The Interview


Interviewing is a scary ordeal. Will they like me? Will I like them? How intense is the interview process going to be? I interviewed with Campfire Analytics a little over a year and a half ago.

I was living in the beautiful, charming city of Minneapolis. I had visited Seattle once for a weeklong trip. I did all the touristy things like going to Pike Place Market, Discovery Park, Fremont Troll, Gas Works Park, Seattle Underground Tour, etc. I had always wanted to move out to the west coast and from my one visit, I decided that Seattle was the place for me.

For most of my career, I’ve worked as a consultant and have enjoyed the freedom from corporate politics – It was important that my next role offered a similar sense of freedom. One day I searched “analytics consulting in Seattle” and Campfire Analytics popped up. As I read through the site, the four principles really stuck with me: people over profit, progress over perfection, humility over heroics, and sustainability over short-term gain. Another thing that drew me was the number of companies and tools they used. I knew this would be a great place for me to learn, and so I applied.

I received an email back for a phone screen. During the call, we talked about my experience, and what it might be like to work at a place like Campfire. The employee I spoke with, who was actually one of the founders of the company, was passionate about Campfire and you could tell he was proud of where he worked. I was invited to complete a data exercise, and I finished as soon as possible. During the follow-up interview, I presented my findings and talked through my thinking and my process. The employee I spoke with during this step talked with confidence, and you could tell he knew his stuff. I later got a call that Campfire wanted to fly me out for a round of interviews. I was excited but incredibly nervous.

I flew out to Seattle and arrived at the Campfire Office. I climbed up the stairs and my heart was pounding in my chest. “I’m 20 minutes early. That’s way too early, right? Fifteen minutes is fine, but twenty is far too much.” An employee saw me at the door and I sat on the couch.


It was time. I went into a conference room and I was told to take a seat. “Do I pick the seat closest to the door or window? Red or blue pill? Is this a test?” I sit by the window and my interview began. I met with two board members and two other employees individually.

During my interview, I was asked about my experiences, what I wanted to do, case scenarios, and who I am outside of work. I really felt like they wanted to know who I was. I was never asked about what animal I would be (answer: a duck, calm on the surface, working hard underneath) or some other question to throw me off. The interview felt real and there wasn’t time to waste on dumb questions. The board members spoke with honesty and humility, and you could clearly tell what Campfire meant to them. The two non-board employees were likable, easy to talk to, and explained what they had gained from working at Campfire.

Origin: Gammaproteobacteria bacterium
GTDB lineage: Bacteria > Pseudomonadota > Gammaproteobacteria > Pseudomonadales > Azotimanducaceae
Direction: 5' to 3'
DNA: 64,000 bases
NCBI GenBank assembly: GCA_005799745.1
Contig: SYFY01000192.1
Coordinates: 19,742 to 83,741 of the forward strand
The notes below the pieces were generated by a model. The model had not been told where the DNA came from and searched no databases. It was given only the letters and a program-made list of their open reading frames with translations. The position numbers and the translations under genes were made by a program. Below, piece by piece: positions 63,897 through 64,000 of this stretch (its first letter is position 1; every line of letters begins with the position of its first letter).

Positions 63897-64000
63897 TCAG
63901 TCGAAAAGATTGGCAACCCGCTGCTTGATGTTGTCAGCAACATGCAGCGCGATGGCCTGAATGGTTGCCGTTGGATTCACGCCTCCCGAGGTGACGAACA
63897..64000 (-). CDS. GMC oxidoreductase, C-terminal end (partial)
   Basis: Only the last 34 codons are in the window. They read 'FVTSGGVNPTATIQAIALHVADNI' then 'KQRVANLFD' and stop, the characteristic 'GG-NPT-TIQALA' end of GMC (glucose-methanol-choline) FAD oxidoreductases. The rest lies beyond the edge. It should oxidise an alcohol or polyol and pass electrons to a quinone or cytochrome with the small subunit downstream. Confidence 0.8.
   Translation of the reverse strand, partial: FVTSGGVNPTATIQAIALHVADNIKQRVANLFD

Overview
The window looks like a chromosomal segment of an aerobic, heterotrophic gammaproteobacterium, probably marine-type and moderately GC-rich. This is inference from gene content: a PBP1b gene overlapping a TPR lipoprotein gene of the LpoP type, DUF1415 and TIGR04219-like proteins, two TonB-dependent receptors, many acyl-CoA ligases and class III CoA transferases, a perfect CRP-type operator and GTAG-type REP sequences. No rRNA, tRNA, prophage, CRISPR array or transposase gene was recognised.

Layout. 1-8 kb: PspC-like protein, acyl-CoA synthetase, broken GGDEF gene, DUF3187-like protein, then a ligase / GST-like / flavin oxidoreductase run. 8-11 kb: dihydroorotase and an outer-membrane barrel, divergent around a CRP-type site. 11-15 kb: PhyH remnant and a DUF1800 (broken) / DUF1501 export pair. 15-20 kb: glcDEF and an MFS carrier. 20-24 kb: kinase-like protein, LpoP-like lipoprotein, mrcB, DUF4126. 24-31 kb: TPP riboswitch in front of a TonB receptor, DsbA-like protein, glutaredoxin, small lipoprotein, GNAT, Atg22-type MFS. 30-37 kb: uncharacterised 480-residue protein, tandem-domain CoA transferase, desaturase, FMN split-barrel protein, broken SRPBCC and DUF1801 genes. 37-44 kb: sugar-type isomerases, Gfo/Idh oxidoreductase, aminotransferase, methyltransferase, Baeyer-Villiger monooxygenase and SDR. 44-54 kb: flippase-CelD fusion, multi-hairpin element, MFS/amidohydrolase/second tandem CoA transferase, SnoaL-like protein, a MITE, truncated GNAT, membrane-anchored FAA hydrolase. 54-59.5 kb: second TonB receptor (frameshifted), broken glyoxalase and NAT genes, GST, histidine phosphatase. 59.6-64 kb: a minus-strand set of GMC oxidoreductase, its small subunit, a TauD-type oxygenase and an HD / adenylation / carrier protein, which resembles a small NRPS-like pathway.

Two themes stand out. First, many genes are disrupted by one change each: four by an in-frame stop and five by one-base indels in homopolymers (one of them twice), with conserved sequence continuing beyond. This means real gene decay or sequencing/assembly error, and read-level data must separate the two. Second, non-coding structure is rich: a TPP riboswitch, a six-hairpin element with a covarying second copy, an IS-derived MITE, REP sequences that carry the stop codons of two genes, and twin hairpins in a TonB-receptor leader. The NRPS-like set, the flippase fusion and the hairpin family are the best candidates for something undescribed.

I left feeling like Campfire was the place for me. My gut was telling me that this felt right and that I could learn from everyone I talked to. Later, I got the call extending an offer.

A year and half later, I’m proud to work for Campfire. I have learned so much about consulting and analytics. Most importantly, I have gained a community and friends.

Whether you’re a consultant or engineer, worked with companies big or small, hoping to move to Seattle or are comfortable working remotely, this is a great place to apply.

Why every workplace needs a mental health policy


There’s no doubt that mental health is a major burden on the American workforce. In 2017, mental health was the second largest cause of disability among working-age Americans according to the Global Burden of Disease Study1. The burden of mental health disorders is largely driven by persistent depressive disorder, major depressive disorder, and anxiety disorder. To put this in perspective, these estimates suggest that for a company our size (35 employees), and average age (30-35 years), 2.4 employees each year will have a new incident of anxiety or depression, while 5.1 employees have existing (prevalent) cases. This makes for significant impact on the health of our teams.


According to a study in the Journal of American Medicine Association, workers who self-report depression have a significantly higher loss in productive time due to personal health or family reasons compared to those without (5.6 hours per week vs 1.5 hours per week, respectively)2. Therefore, any workplace policy for accommodating personal health or family emergencies would miss the target if it didn’t address the needs of those with depression and/or anxiety. Ideas to remove personal and social stigmas around mental health can dissolve barriers to seeking effective treatment, and this can have meaningful economic impact.

“US workers with depression employed in the previous week cost employers an estimated $44 billion per year in lost productive time, an excess of $31 billion per year compared to peers without depression.”2 It’s in employer’s best interest to accommodate a swift recovery, since early intervention can considerably reduce the duration of an episode.

So what does the employer need to know? The median duration of a new major depressive episode is roughly 12 weeks3 and can extend multiple years in cases that are co-morbid with persistent depressive disorder. Ensuring that the employee gets immediate and stable treatment can have a large impact on their well-being for the duration of that time. So how do we put these pieces together to create a mental health policy?